Later on, Tim drove to California’s Tejon Ranch, where he finally connected with a yodel dog. The coyote was quartering away, running flat out. Tim swung the rifle ahead of the fleeing coyote, guessing at the lead. When he pulled the trigger, the coyote made a forward somersault onto his back and lay still.
“The bullet hit the coyote in its spine,” Tim said. “While the bullet killed him instantly, it wasn’t a great test of penetration. When I reached the dead animal, I fired another bullet broadside into its chest at point-blank range. I couldn’t find the entrance wound, but the exit hole was about the diameter of my thumb.”
Tim was shooting his custom Remington Model 788 6mm-.284 wildcat. The cartridges were loaded with 62-grain Varmint Grenades ahead of 60.5 grains of RL-19 and Federal 210 primers. This combination produced .38-inch, three-shot groups at 100 yards and a muzzle velocity of 4,025 fps.
“Considering the bullet’s velocity at that short distance, I expected a lot more visible damage,” Tim said. “The Varmint Grenade performed exactly as intended, pulverizing the coyote’s plumbing without ruining its pelt. At normal shooting range, say 100 or 200 yards, this bullet should blow up completely inside the animal without exiting.”
The Varmint Grenade replaces Barnes’s conventional jacketed lead-core Varmin-A-Tor bullets, which have now been discontinued. Tests so far indicate the new bullet is capable of exceptional accuracy. It also appears to expand quicker and more explosively than other varmint bullets I’ve tried.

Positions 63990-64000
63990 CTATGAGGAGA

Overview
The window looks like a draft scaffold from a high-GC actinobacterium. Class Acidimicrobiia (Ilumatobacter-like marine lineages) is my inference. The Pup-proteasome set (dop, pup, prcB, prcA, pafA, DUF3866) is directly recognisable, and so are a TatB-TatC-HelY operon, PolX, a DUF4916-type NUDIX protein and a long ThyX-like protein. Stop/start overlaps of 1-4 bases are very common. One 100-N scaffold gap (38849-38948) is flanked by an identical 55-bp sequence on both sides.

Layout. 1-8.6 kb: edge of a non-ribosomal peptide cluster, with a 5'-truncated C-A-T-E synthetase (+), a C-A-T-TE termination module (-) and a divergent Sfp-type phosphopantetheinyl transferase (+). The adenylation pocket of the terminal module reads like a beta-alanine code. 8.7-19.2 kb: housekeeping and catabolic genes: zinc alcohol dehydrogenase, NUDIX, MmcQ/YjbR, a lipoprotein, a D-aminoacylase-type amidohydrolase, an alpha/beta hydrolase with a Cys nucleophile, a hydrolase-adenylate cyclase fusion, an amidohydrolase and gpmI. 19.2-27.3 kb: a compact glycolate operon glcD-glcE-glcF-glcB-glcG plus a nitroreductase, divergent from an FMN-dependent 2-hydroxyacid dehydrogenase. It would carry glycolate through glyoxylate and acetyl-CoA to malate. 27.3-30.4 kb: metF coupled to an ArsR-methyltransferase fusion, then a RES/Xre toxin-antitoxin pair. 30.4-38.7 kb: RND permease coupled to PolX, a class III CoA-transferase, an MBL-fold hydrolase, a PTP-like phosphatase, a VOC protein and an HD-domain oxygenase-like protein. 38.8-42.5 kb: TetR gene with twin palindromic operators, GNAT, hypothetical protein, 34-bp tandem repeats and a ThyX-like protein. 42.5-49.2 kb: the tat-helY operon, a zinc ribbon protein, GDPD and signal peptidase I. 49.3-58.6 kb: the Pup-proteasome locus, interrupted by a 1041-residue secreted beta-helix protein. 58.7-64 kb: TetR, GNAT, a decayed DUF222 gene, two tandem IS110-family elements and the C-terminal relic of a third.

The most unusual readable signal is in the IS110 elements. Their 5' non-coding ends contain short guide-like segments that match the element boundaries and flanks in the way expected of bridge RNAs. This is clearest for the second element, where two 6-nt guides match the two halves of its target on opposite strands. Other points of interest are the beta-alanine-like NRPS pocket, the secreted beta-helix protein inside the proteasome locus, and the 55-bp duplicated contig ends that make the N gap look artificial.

The new environmentally friendly varmint bullet has proven exceptionally accurate. For instance, a load consisting of 39.0 grains of TAC powder behind a 36-grain Varmint Grenade produced five-shot groups measuring .4 inch, center-to-center, when fired from a bull-barreled Model 700 .22-250 Remington. Winchester cases and Federal GM210M primers were used. Bullets were loaded .058 inch off the lands.
The same bullet fired from a Model 700 .223 Remington rifle averaged .50-inch groups. Again, TAC powder (29.5 grains) was the propellant. Winchester Small Rifle primers were used, and bullets were seated .020 inch off the lands.
Barnes’s Varmint Grenade is available in several component configurations: 26-grain, .20 caliber; 30-grain (Hornet), 36-, 50- and 60- grain, .22 caliber; and 62-grain, 6mm. Black Hills Ammunition offers loaded Varmint Grenade ammunition, including .223 Remington (36 grain) and .243 Winchester (62 grain).